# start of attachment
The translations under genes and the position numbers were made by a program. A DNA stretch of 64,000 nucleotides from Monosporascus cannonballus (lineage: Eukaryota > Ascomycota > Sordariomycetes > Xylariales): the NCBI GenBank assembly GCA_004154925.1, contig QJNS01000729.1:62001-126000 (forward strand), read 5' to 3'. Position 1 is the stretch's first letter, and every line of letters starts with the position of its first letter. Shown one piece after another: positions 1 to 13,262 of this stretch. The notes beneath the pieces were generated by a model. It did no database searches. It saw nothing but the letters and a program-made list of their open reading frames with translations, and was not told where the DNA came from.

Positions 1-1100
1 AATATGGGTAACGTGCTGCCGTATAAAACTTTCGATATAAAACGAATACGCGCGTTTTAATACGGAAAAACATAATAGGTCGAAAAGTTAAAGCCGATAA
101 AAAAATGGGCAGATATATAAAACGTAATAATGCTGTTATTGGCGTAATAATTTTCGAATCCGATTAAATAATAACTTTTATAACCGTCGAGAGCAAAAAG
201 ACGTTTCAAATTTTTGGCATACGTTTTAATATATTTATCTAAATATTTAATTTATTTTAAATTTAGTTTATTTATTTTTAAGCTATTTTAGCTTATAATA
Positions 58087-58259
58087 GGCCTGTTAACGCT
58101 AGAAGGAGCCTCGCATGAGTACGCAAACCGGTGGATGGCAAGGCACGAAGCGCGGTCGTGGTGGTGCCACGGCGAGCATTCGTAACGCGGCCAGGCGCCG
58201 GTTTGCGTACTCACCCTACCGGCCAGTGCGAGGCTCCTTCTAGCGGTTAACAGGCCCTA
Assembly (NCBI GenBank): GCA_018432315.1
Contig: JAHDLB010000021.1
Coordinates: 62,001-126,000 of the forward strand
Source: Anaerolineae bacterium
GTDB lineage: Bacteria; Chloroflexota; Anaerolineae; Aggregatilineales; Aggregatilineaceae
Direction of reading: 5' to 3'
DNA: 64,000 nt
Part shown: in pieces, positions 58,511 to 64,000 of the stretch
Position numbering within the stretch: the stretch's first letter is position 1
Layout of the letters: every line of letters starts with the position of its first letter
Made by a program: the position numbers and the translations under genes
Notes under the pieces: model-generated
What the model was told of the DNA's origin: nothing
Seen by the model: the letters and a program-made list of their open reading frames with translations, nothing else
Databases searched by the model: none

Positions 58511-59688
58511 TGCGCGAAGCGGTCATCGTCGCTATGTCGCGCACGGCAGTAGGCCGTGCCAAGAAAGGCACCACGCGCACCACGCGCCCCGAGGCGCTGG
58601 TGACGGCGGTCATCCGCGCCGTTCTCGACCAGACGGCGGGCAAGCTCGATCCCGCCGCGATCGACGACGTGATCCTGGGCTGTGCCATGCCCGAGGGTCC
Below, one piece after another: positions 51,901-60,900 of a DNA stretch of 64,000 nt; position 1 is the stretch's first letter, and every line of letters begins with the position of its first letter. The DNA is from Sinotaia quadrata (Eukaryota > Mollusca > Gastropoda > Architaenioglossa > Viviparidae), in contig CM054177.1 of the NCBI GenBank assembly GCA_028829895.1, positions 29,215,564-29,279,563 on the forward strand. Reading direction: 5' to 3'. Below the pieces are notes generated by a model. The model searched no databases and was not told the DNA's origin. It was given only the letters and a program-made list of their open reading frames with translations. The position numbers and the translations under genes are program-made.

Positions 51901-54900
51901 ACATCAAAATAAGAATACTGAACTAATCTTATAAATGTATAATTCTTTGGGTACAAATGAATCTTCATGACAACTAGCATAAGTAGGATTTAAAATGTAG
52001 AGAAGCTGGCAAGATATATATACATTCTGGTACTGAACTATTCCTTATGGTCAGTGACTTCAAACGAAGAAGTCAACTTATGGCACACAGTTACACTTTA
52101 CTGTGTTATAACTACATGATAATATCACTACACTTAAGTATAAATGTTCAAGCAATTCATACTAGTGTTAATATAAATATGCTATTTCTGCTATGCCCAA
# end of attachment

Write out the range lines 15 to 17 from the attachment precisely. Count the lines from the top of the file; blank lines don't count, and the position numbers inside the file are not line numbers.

Direction of reading: 5' to 3'
DNA: 64,000 nt
Part shown: in pieces, positions 58,511 to 64,000 of the stretch